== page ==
• Asean: Indonesian haze not a sovereignty issue

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    Amado S. Tolentino Jr.

    Illustrative of Asean cooperation on the principle of sovereignty over natural resources is the Asean response to the recurring Indonesian haze, which has been affecting the neighboring countries specifically Singapore, Malaysia and southern Thailand since 1982.

    It is the result of land-clearing fires for palm plantations and the practice of swidden (kaingin) agriculture particularly on peat lands in Indonesia.

    Only in 2002 did Asean formulate a hard law instrument on the issue: the ASEAN Agreement on Transboundary Haze Pollution (ATHP). Although generally applicable to all Asean states, it was formulated in response to the Indonesian haze. It took effect in November 2003 with the ratification by nine member states. Indonesia has yet to ratify, which rendered the Agreement essentially ineffective.

    In October 2006, Singapore decided to raise the issue at the UN General Assembly, a permissible move under Article 2 of ATHP, which specifically states that the Agreement’s objective is to prevent and monitor transboundary haze pollution through concerted national efforts and intensified regional and international cooperation. Indonesia, however, invoked the principle of sovereignty and non-interference in domestic affairs. (A word must be said about the Asean way of doing things. Cooperation is done through consensus. There is no Asean Parliament to issue laws, regulations and directives to its members and no enforcement agencies. Non-interference in the domestic affairs of a member State is the rule of conduct.)

    This controversy illustrates the complex political and economic dimensions of the haze problem as well as the conflict between national and regional interests confronting the Asean. The successful adoption and ratification of ATHP attests to Asean’s growing stature as a transnational environmental lawmaker. But, at the same time, the controversy demonstrates the obstacles in Asean’s path towards environmental regulatory effectiveness.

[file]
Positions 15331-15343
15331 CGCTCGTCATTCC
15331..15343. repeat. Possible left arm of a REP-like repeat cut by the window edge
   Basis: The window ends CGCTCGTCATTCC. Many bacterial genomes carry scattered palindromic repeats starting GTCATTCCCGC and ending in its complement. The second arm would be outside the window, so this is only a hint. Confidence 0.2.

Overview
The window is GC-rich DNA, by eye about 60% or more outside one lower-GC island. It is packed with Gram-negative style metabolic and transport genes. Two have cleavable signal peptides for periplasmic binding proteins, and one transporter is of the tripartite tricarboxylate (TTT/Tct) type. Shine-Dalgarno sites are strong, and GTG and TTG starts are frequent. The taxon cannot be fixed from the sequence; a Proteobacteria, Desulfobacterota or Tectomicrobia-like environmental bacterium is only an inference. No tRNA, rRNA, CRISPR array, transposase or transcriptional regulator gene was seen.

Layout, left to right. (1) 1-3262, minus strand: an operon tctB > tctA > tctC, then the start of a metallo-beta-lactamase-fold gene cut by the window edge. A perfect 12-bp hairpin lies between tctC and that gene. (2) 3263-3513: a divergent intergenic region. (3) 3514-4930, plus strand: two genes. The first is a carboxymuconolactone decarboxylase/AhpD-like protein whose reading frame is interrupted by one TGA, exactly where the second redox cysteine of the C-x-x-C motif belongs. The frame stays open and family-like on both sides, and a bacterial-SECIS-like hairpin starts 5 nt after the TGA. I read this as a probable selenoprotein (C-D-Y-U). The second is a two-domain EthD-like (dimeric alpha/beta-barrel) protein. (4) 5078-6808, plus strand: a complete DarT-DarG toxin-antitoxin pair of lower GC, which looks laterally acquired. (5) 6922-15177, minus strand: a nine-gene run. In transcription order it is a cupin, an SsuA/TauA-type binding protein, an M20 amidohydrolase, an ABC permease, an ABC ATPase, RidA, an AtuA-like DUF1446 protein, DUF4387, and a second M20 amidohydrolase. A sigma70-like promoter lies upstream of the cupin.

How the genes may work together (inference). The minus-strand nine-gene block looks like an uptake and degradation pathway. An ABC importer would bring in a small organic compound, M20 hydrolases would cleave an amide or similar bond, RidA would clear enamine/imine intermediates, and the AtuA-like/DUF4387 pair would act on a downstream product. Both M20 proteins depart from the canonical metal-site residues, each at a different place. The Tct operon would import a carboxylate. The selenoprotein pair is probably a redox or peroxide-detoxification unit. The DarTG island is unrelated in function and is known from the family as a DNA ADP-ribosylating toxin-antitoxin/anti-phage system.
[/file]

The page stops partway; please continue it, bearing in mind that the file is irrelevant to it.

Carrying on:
Perhaps it is time for Asean to take a strong stand, that the principle of sovereignty be modified in the context of environmental law. Far from undermining state sovereignty, enhanced cooperation in the area of environment will strengthen states’ sustainable development. By adopting a flexible engagement approach to transboundary environmental issues, Asean member states could discuss complex problems such as the Indonesian Haze without being accused of interfering with the internal affairs of the country.

    Flexible engagement is not yet an accepted principle in the Asean, but its application to transboundary environmental issues is relevant. Flexible engagement is an attempt to delimit the range of situations in which individual member states would be justified in appealing to non-interference to ward off outside involvement in their internal affairs. As serious threats to sustainable development and human security more broadly, transboundary environmental issues would be classified as beyond the scope of “internal affairs” and would be subject to regional governance despite sovereignty.

    It is interesting to compare Asean’s response to the Haze issue with the threat posed by zoonotic diseases, e.g. SARS, avian flu, swine flu (H1N1) during the last 7 years which raised not only issues of human security but also challenged animal protection, the protection of biodiversity and ecosystems and the pursuit of sustainable development, i.e. sustainability of the chain of animal food production.

    The threat of a pandemic drove Asean to act with prompt response with no less than 25 Asean soft law instruments. Possibly, Asean’s response to zoonotic diseases was more successful as a result of the threat of pandemic not only in the region but also in many parts of the world. In the words of eminent Asean law expert, Koh Kheng Lian, “Asean should use its rich history of cooperation among States to build . . .
    environmental cooperation . . . This would enhance respect for sovereignty, not undermine it; it can be argued that the inability to avert an environmental disaster is a greater loss of sovereign authority than cooperation in agreed programs to control the harm. Asean’s deferential approach to other’s domestic affairs can inadvertently lead to violations of Principle 21 of the UN Declaration on the Human Environment in which all States acknowledge that each must act so as not to harm the environment of each other.”

     *A consultant on environmental law, Ambassador Tolentino lectures at the San Beda Alabang School of Law.

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